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A descriptive discussion about Aristophanes' Lysistrata-- includes major themes and plays motifs. As well as general plot description and conflict analysis.


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The play of Lysistrata written by Aristophanes takes place during the Peleponnesian War in the twelfth year of the struggle. The conflict which is the central plot of the play begins in the spring when Thebes, a Spartan ally, attacked Plataea, an ally of Athens. The war fell into three phases: First came ten years of intermittent fighting, concluded by an uneasy truce in 421. However in 415 Athens launched a massive and ill-fated assault against Sicily. The brutal fighting continued for six year until the end for Athens came in 405, when the Spartan navy under Lysander decisively defeated the Athenians in the battle of Aegospotami.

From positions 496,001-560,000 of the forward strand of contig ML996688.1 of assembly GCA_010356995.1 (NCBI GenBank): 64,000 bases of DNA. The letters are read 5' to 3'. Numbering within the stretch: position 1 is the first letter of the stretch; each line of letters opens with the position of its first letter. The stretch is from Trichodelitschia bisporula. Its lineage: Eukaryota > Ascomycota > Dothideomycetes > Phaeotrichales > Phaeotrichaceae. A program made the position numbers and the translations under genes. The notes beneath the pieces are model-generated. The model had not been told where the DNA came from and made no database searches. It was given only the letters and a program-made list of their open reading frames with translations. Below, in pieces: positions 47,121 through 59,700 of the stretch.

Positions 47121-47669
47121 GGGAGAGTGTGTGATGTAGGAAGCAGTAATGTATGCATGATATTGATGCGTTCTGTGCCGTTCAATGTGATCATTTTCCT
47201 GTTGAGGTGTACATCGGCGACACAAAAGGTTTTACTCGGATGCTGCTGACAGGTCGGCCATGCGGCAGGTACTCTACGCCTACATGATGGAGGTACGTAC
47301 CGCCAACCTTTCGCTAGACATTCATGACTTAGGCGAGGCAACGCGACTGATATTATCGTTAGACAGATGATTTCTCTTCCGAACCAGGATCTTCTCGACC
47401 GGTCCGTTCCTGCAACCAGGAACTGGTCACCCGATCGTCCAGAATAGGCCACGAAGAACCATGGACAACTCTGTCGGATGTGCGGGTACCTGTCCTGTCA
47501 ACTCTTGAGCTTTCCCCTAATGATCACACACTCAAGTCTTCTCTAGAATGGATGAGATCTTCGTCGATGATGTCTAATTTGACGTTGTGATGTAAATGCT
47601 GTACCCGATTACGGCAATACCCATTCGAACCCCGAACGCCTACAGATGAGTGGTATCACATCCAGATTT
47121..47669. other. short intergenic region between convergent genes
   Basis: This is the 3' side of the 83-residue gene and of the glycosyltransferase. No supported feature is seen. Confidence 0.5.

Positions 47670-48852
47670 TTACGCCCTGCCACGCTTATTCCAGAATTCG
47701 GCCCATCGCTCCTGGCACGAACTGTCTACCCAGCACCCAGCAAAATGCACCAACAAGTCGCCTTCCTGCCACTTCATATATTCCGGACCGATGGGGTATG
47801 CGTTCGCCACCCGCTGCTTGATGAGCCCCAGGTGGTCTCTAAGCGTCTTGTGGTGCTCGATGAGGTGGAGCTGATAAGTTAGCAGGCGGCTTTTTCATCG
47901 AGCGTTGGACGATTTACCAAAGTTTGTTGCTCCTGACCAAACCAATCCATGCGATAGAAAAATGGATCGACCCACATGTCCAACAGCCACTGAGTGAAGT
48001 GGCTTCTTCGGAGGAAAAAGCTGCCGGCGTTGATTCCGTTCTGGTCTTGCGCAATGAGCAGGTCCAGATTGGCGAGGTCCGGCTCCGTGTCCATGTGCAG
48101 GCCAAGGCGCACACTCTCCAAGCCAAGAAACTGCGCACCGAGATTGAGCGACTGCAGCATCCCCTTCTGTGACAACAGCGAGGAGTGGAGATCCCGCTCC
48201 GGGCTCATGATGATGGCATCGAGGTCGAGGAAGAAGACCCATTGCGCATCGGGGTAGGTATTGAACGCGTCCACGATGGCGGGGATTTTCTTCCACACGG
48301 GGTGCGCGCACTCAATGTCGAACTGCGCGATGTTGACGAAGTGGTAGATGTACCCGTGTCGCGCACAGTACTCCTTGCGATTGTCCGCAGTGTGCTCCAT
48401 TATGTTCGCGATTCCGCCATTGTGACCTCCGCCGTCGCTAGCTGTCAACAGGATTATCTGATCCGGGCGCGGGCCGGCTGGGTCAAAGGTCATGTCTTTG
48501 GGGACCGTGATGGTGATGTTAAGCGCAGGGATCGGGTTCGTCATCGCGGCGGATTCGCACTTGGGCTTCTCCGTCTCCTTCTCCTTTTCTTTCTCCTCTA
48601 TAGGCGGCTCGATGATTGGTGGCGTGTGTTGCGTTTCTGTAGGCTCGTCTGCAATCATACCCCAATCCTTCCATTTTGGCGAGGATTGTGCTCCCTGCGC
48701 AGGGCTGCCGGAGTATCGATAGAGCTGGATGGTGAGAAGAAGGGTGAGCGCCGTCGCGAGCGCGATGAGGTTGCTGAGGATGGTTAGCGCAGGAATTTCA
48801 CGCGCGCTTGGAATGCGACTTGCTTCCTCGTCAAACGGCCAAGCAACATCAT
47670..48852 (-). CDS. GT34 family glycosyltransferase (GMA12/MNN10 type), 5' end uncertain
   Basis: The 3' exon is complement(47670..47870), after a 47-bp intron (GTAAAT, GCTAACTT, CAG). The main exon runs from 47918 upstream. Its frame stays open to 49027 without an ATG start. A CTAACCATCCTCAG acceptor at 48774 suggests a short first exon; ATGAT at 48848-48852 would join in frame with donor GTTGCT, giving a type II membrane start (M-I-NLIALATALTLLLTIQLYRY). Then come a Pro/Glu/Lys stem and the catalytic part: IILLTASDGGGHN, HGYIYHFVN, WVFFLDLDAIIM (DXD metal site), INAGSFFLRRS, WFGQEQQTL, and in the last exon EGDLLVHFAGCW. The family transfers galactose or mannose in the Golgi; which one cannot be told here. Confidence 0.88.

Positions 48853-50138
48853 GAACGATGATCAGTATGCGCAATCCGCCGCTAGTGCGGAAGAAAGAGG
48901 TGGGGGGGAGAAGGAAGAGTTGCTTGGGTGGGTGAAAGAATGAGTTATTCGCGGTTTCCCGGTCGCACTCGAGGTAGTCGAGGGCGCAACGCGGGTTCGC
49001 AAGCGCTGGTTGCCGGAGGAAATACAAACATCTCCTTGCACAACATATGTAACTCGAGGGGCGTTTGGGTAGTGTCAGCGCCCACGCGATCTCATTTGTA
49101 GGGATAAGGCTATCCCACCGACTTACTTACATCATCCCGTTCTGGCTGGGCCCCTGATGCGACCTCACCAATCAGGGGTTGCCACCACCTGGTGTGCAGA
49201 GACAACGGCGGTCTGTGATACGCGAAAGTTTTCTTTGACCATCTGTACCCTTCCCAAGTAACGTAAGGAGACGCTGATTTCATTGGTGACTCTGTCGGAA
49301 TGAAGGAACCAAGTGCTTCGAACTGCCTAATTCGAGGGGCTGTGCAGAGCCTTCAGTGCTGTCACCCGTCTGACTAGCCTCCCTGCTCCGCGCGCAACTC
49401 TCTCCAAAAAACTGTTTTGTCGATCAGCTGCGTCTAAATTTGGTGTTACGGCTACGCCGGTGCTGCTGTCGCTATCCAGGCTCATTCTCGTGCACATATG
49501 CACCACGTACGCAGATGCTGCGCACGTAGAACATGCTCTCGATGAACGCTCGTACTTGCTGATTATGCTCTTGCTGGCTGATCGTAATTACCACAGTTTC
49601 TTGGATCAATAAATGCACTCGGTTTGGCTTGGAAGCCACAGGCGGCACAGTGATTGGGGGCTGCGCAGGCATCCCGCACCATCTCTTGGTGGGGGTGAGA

Aristophanes introduces his audience to Lysistrata an intelligent and determined woman who is fed up with the war and the fatality of her friend's husbands and spending her nights alone. Determined to end the fighting Lysistrara conceives a clever way to end the war with a sex strike. She convinces her fellow females from Corinth, Sparta and Boeotia to be relentless in their withhold from sex with their husbands until a peace treaty can be reached among the nations. At first the women are reluctant ...